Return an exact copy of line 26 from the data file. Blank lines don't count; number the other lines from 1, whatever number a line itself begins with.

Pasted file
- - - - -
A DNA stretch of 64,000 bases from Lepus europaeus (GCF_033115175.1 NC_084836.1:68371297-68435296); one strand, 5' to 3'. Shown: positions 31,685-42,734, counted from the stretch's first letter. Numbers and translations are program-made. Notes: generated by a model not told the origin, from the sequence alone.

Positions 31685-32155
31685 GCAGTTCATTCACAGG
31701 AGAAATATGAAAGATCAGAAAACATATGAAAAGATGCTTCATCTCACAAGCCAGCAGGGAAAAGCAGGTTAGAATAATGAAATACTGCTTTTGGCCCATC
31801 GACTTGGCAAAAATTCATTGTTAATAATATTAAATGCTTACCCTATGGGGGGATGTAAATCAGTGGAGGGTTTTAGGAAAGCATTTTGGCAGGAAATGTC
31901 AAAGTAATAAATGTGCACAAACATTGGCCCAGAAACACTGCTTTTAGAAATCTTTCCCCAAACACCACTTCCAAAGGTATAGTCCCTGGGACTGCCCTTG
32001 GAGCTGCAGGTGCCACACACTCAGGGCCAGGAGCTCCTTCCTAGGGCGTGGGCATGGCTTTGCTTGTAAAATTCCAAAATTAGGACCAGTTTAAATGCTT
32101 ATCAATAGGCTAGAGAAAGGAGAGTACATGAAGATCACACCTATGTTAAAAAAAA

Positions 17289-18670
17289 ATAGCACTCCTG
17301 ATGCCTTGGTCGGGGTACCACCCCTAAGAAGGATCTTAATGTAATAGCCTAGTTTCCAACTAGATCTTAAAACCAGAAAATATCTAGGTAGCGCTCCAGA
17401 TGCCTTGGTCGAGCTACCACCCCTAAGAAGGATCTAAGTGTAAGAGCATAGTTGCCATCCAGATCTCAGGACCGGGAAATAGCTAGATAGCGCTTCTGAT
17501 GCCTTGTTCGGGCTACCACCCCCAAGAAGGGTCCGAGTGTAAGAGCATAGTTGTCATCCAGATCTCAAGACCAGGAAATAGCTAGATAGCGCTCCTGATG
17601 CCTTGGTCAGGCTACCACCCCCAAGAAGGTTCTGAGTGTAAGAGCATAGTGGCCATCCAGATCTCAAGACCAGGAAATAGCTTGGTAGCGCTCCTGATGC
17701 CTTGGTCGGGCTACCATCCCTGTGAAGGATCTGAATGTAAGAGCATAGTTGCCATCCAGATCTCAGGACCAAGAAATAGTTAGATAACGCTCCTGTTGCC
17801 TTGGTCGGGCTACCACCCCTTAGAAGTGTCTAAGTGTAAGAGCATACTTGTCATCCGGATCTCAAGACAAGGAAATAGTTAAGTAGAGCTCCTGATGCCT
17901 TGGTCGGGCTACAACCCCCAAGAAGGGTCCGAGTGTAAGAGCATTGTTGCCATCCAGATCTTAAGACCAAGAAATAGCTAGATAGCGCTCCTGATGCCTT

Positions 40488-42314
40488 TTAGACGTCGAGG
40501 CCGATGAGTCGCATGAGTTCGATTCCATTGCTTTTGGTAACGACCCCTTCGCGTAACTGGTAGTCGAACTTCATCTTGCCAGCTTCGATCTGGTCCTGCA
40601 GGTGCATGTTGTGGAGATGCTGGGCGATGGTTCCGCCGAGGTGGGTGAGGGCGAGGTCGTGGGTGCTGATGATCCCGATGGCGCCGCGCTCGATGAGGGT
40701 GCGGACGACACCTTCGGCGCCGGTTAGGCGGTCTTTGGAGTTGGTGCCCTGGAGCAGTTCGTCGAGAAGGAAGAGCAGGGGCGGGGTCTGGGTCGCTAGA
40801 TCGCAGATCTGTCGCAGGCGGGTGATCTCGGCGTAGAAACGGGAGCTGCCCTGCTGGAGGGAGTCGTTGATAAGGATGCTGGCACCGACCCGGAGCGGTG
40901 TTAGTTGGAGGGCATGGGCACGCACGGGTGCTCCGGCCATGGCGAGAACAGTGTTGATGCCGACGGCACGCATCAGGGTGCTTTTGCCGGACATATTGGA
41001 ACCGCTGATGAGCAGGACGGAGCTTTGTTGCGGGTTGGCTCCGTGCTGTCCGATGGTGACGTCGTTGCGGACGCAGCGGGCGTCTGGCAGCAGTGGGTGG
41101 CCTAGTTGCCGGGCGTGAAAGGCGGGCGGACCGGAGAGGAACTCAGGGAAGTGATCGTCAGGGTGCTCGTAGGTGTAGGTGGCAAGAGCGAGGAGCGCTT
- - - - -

41101 CCTAGTTGCCGGGCGTGAAAGGCGGGCGGACCGGAGAGGAACTCAGGGAAGTGATCGTCAGGGTGCTCGTAGGTGTAGGTGGCAAGAGCGAGGAGCGCTT